Giugliano still has a bit of Lorenzo Pellegrini-itis about her; she knows she can crack a killer through-ball and tries it often. But so often that it can lead to premature turnovers of the ball, making her Roma side run back and forth down the pitch-length more often than they’d want to.
If there’s anyone who Roma are relying to learn how to keep it simple, it’s got to be Manuela Giugliano. Just take a page out of Andressa’s book.
Will Bonfantini and Thomas Push Each Other to Double Figures?
Taxi for Refiloe Jane pictured above, as Roma’s attacking star Agnese Bonfantini once again cuts a path through to goal at blistering speed.
One of the biggest shames of last season getting cut short is Bonfantini and Roma teammate Lindsey Thomas—who live together along with Bonfantini’s family through the pandemic—racking up the goals for the Giallorosse at a rate that would have given the league’s best in Girelli and Bonetti a run for their money.
We’ll never get to know who would have finished top scorer for Roma last season. Thomas won our Player of the Season, but it could have easily turned out to be Bonfantini with the way the Italian was playing throughout this past spring.
Bonfantini had a tougher time of it than Thomas at first, but then 2020 rolled in and Agnese looked like she’d truly hit another level in her career; she became the first ever A.S. Roma player to score a hat-trick in Serie A.
Maybe both would have finished last season in the double-figures, given the chance to play all 22 games.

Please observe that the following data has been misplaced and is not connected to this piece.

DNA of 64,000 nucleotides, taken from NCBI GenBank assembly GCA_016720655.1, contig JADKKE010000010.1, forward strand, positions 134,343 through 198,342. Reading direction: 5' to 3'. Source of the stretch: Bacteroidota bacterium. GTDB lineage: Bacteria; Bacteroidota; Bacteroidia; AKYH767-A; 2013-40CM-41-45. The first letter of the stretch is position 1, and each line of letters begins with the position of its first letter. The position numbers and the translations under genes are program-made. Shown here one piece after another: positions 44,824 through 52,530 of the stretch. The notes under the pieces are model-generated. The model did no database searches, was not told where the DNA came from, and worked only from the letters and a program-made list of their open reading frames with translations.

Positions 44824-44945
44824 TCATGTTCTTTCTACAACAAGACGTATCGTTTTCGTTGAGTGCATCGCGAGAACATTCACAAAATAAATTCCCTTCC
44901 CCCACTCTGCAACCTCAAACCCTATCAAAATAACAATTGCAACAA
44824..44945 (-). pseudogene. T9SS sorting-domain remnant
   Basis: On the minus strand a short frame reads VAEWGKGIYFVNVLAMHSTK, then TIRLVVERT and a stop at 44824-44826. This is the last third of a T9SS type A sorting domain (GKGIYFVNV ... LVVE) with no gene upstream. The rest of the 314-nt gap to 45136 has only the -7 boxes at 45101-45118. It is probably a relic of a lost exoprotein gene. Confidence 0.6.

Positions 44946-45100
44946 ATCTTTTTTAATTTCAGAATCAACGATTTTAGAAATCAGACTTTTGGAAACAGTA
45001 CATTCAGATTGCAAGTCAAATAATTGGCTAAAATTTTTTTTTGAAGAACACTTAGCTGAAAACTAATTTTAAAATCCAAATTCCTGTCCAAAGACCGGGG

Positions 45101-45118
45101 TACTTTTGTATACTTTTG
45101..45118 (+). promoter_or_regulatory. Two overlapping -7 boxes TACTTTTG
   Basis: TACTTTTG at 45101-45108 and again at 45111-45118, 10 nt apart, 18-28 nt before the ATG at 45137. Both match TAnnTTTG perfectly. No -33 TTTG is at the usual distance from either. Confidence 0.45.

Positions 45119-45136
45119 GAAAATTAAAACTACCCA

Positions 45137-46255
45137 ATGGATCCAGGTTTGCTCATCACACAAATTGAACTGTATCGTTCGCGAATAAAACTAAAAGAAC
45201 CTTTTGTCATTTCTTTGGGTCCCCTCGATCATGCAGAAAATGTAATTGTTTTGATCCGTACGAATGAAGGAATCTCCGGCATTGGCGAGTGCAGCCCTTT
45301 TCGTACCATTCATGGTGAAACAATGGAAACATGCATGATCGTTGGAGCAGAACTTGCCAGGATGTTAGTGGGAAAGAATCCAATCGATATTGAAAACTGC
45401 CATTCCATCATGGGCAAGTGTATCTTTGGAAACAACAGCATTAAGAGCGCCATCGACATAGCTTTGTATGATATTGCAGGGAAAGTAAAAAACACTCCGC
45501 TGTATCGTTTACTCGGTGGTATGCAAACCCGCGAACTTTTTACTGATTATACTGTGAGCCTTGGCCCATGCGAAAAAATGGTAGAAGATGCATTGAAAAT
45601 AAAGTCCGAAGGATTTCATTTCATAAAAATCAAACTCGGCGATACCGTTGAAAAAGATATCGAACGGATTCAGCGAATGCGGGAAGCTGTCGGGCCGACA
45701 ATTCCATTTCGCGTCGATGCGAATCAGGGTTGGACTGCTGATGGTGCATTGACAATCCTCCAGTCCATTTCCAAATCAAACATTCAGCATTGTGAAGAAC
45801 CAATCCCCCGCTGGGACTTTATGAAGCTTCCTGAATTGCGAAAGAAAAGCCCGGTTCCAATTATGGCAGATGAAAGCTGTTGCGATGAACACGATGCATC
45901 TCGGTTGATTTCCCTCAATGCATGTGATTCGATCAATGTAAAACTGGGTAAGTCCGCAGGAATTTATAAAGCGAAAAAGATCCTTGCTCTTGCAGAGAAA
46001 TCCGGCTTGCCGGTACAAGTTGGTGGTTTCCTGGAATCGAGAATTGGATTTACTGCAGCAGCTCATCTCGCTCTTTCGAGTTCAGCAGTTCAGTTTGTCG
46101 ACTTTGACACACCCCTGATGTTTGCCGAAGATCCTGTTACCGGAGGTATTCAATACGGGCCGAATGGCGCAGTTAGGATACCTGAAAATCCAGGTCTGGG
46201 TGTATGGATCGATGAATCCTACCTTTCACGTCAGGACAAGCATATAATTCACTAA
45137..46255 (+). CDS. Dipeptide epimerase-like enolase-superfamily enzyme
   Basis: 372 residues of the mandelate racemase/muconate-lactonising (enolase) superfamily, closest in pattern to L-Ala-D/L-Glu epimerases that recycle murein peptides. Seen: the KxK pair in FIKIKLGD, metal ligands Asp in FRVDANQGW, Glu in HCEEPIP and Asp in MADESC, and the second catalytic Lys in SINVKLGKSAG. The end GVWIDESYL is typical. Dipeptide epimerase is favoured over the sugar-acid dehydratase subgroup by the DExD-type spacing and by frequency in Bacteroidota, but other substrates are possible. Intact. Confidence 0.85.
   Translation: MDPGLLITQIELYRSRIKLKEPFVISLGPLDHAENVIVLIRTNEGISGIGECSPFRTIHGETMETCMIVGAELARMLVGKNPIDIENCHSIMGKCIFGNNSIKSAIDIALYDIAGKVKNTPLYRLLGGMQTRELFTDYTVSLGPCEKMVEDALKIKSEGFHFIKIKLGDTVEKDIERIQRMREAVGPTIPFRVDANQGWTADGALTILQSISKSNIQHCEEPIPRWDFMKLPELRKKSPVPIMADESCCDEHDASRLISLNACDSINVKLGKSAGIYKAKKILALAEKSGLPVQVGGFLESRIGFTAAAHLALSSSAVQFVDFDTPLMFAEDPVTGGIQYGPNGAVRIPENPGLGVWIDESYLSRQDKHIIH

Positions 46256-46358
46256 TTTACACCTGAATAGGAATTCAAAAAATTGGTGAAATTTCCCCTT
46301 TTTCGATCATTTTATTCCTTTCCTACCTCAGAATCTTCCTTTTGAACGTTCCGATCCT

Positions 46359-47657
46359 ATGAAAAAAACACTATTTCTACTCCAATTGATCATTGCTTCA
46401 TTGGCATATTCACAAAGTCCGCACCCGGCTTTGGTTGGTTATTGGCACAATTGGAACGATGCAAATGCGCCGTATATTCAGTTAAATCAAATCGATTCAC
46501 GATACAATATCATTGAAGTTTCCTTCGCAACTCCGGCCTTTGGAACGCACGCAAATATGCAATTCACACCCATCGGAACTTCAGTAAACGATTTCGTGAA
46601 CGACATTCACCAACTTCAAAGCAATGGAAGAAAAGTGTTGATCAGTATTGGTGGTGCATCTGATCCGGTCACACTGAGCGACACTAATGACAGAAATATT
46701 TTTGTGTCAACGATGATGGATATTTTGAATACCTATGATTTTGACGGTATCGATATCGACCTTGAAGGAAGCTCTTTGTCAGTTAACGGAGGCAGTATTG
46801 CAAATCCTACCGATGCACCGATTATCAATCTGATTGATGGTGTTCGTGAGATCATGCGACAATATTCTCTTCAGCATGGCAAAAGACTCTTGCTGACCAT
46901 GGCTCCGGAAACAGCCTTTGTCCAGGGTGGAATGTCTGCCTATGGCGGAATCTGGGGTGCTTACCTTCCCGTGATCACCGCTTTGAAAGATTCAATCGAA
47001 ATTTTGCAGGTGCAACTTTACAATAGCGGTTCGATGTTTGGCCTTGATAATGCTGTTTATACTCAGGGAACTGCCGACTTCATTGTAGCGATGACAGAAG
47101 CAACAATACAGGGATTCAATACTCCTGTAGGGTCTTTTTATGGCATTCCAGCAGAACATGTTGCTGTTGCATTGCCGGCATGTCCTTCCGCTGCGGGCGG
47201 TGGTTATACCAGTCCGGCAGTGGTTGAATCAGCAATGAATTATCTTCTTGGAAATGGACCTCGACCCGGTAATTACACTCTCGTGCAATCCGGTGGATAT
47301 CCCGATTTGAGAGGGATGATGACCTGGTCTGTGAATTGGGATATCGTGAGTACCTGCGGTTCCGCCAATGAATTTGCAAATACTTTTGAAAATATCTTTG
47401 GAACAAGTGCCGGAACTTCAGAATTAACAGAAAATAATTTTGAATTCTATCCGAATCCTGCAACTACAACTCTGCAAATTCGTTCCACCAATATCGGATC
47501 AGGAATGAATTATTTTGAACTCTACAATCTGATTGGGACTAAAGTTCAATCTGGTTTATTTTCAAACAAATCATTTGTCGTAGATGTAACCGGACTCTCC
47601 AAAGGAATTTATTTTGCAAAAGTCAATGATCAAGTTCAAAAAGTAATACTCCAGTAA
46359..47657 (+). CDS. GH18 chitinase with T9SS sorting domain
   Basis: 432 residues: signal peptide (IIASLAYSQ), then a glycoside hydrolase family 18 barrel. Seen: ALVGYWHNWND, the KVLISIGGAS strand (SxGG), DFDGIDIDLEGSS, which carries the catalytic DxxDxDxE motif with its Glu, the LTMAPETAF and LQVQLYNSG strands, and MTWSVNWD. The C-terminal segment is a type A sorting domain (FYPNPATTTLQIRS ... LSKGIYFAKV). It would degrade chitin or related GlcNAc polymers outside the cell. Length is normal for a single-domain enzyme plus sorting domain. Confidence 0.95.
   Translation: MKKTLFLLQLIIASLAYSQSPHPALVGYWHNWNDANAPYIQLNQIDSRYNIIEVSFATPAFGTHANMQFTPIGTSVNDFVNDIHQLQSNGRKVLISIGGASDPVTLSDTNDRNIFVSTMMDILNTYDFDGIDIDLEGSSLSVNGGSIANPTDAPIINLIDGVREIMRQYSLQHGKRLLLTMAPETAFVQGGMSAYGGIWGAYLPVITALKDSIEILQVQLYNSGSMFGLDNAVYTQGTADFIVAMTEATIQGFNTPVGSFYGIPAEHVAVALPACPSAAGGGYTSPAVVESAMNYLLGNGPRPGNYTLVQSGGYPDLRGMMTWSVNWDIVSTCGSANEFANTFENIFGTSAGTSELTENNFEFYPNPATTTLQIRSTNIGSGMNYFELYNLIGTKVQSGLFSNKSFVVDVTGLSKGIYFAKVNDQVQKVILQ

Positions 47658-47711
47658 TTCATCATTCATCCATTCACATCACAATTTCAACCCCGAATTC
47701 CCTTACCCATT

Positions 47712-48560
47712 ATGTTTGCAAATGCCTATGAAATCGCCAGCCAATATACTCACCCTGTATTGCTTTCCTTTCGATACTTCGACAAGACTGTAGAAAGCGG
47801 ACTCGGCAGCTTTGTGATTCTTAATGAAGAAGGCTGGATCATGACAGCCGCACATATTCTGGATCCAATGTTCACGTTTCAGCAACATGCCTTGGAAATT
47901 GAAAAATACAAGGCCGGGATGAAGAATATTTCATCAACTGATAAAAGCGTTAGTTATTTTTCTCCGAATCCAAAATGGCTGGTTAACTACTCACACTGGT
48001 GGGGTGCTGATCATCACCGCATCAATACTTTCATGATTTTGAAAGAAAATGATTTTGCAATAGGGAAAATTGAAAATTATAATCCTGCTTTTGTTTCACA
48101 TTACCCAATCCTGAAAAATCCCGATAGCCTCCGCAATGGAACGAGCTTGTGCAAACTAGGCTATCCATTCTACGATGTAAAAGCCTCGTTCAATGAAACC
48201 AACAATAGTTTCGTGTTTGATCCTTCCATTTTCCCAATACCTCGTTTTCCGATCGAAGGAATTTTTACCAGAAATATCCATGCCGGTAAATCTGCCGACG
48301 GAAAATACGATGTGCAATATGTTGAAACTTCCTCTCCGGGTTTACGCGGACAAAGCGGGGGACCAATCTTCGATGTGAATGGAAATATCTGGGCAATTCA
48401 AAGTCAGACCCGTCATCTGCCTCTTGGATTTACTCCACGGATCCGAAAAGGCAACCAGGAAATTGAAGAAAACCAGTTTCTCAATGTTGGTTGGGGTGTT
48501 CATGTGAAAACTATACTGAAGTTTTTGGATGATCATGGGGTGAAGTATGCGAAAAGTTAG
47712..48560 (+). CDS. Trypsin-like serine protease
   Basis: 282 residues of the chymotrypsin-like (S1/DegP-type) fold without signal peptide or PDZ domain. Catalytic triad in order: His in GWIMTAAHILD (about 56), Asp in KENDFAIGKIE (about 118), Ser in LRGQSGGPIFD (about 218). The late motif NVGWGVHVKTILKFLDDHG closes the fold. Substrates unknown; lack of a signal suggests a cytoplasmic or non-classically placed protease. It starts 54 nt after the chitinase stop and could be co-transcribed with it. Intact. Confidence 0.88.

It’s a feat that’s already been done by Roma’s third-attacker, Annamaria Serturini, in the club’s very first season, albeit with the help of penalties. So don’t count Serturini out either, even though my money’s on either Thomas or Bonfantini.
Will Roma Finally Beat Their Direct Rivals?
You can throw out everything we’ve written up to this point, as this is the most important question of all. And if Roma don’t answer it on the pitch in the way they want, then just forget about it.
In a 12-team league, you have to win your games against direct rivals. Bren has been saying this for a couple of seasons now, and it’s absolutely true.
Roma did collect a win away to Fiorentina last year, thanks to a Serturini cracker to get the season’s momentum going, but it’s Valentina Giacinti’s Milan that continues to frustrate Roma the most. So many close games, and yet always a win for Milan by final whistle.
And then there are the games against Juventus, where Roma have never had a look-in and often been overwhelmed by the organised pressure on the ball from the Bianconere. It’s similar to Milan’s own style, only with Martina Rosucci rocket-goals from the Juventus midfield sprinkled on top to truly break your spirit.
The league may turn out to be more competitive this year, but it’ll still be the scorelines against the other “Big 4” teams that will make or break Roma’s season.
Roma kick off the season this Sunday against Sassuolo. Stick with us this week as we countdown the Top 10 U-23 talents at Betty Bavagnoli's disposal.